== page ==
New Supermac’s outlets drive growth at fast-food group
Profits increased more than a third on revenue of €157m
Supermac’s on O’Connell Street in Dublin.
Galway entrepreneur Pat McDonagh plans to sell off his remaining pubs in the US Midwest in the coming years.
Speaking to The Irish Times, Mr McDonagh said that some have been sold and he’s planning to sell more. “It’s difficult to run them from over here and we’ve a lot to do over here,” he said.
Mr McDonagh was speaking after recently filed accounts show the group he owns with his wife, Una, increased profits by more than a third.
Pre-tax profit at the company which has interests including the Supermac’s fast-food chain, hotels and a series of property investments were up 37 per cent last year to €21.8 million
Sales were 15 per cent higher at €157 million, driven by the motorway service stations and Supermac’s outlets.
Apart from Mr McDonagh’s fast-food outlets, his empire includes a series of hotels, including the Killeshin hotel in Laois, Castletroy Park Hotel in Limerick, the Charleville Park in Cork, Lough Rea hotel in Galway and the Athlone Springs which was acquired this year.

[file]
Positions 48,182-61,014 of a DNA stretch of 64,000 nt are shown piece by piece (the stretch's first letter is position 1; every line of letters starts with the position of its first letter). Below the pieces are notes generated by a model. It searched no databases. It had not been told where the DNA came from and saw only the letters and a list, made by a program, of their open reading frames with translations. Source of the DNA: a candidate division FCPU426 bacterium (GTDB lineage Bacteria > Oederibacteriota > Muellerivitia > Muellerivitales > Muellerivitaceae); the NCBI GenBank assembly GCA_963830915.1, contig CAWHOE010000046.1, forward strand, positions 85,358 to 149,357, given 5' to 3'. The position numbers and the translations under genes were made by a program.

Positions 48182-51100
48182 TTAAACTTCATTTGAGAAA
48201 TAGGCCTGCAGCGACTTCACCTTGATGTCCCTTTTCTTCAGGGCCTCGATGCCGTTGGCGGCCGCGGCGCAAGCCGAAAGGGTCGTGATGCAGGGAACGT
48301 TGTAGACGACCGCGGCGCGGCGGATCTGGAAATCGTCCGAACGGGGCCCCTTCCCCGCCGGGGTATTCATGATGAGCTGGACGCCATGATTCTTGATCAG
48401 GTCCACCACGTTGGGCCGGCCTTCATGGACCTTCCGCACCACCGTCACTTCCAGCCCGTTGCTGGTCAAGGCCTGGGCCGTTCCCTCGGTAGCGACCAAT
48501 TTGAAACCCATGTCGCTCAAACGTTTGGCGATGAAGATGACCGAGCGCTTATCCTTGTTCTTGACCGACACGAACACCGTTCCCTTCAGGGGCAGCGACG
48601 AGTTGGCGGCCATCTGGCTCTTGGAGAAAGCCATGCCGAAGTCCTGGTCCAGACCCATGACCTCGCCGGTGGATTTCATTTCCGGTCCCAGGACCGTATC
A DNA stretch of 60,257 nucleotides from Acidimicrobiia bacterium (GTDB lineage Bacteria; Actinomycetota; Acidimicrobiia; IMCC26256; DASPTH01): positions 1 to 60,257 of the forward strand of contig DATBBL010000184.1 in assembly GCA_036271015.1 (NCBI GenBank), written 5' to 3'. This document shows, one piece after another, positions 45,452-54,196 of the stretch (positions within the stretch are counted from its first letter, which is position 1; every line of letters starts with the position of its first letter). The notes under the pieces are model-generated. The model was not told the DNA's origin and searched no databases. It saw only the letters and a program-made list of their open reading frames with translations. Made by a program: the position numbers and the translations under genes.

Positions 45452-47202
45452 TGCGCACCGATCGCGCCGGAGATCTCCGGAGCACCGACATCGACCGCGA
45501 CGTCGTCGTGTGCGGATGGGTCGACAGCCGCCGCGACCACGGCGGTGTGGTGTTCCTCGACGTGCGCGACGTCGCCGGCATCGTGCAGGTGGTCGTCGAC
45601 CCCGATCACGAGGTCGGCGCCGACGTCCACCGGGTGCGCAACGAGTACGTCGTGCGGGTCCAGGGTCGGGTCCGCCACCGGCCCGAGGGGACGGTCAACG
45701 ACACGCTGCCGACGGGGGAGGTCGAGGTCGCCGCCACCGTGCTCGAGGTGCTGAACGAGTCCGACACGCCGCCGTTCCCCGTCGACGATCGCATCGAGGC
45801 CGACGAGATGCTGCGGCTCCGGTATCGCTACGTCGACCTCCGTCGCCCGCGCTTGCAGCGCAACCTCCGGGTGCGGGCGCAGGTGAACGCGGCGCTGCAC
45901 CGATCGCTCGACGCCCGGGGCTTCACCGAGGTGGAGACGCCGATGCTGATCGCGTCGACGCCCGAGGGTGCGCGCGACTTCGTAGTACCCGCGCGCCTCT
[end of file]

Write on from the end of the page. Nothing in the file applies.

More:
Mr McDonagh expects to acquire another hotel in the new year, he said.
He also runs motorway service stations and owns the Irish master franchise for Papa John’s US fast food brand.
Mr McDonagh and his wife, who own the business on a 50/50 basis, now employ more than 1,600 staff, not including the employees of Supermac’s franchises. The company’s wage and salary bill increased to €31.6 million last year after it added 88 staff.
Supermac’s Holdings had bank loans of €14 million to repay after one year, down by €2 million on the previous year, while Mr McDonagh was owed €7.9 million.
He said he has been looking to expand his portfolio of motorway service stations, and is still involved in a bid to obtain planning permission for a major complex off the M18 near Ennis in Co Clare. The proposal has attracted some controversy and was put on hold in September.
“I wouldn’t give up hope for Ennis yet,” he said, adding that he’s optimistic the group will get planning permission there.
The company has permission for further stations in Longford and recently got permission in Portlaoise. However, a competitor has appealed that decision.
Mr McDonagh already operates a service station off the M6 in Galway, as well as the “Obama Plaza” off the M9 in Offaly.
Commenting on trading so far in 2018, Mr McDonagh said there was “decent growth in revenues” coupled with a positive tourist season.
For 2019, he said costs will likely rise between 8 and 10 per cent because of a mixture of factors including increasing VAT, labour costs and food prices resulting from adverse weather this year.